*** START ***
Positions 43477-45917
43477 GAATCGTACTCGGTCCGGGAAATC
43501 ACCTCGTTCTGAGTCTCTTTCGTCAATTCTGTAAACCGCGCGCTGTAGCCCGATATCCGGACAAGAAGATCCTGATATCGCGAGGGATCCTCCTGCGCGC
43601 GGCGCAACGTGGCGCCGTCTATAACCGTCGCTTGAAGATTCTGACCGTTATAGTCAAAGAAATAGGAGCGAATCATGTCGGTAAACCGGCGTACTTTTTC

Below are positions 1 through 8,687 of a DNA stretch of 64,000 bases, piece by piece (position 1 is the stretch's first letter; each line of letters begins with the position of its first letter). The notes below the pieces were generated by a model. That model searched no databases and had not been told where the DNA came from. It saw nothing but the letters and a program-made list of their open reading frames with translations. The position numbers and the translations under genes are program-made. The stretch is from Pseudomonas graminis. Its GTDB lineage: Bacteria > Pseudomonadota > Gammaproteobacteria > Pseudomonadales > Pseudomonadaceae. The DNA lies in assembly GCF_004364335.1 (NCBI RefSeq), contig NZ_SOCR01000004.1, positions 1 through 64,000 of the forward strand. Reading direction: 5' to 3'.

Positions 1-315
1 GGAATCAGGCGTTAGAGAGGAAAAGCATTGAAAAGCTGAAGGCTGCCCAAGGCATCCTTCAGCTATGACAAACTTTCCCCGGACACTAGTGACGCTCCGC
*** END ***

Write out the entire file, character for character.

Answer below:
Positions 43477-45917
43477 GAATCGTACTCGGTCCGGGAAATC
43501 ACCTCGTTCTGAGTCTCTTTCGTCAATTCTGTAAACCGCGCGCTGTAGCCCGATATCCGGACAAGAAGATCCTGATATCGCGAGGGATCCTCCTGCGCGC
43601 GGCGCAACGTGGCGCCGTCTATAACCGTCGCTTGAAGATTCTGACCGTTATAGTCAAAGAAATAGGAGCGAATCATGTCGGTAAACCGGCGTACTTTTTC

Below are positions 1 through 8,687 of a DNA stretch of 64,000 bases, piece by piece (position 1 is the stretch's first letter; each line of letters begins with the position of its first letter). The notes below the pieces were generated by a model. That model searched no databases and had not been told where the DNA came from. It saw nothing but the letters and a program-made list of their open reading frames with translations. The position numbers and the translations under genes are program-made. The stretch is from Pseudomonas graminis. Its GTDB lineage: Bacteria > Pseudomonadota > Gammaproteobacteria > Pseudomonadales > Pseudomonadaceae. The DNA lies in assembly GCF_004364335.1 (NCBI RefSeq), contig NZ_SOCR01000004.1, positions 1 through 64,000 of the forward strand. Reading direction: 5' to 3'.

Positions 1-315
1 GGAATCAGGCGTTAGAGAGGAAAAGCATTGAAAAGCTGAAGGCTGCCCAAGGCATCCTTCAGCTATGACAAACTTTCCCCGGACACTAGTGACGCTCCGC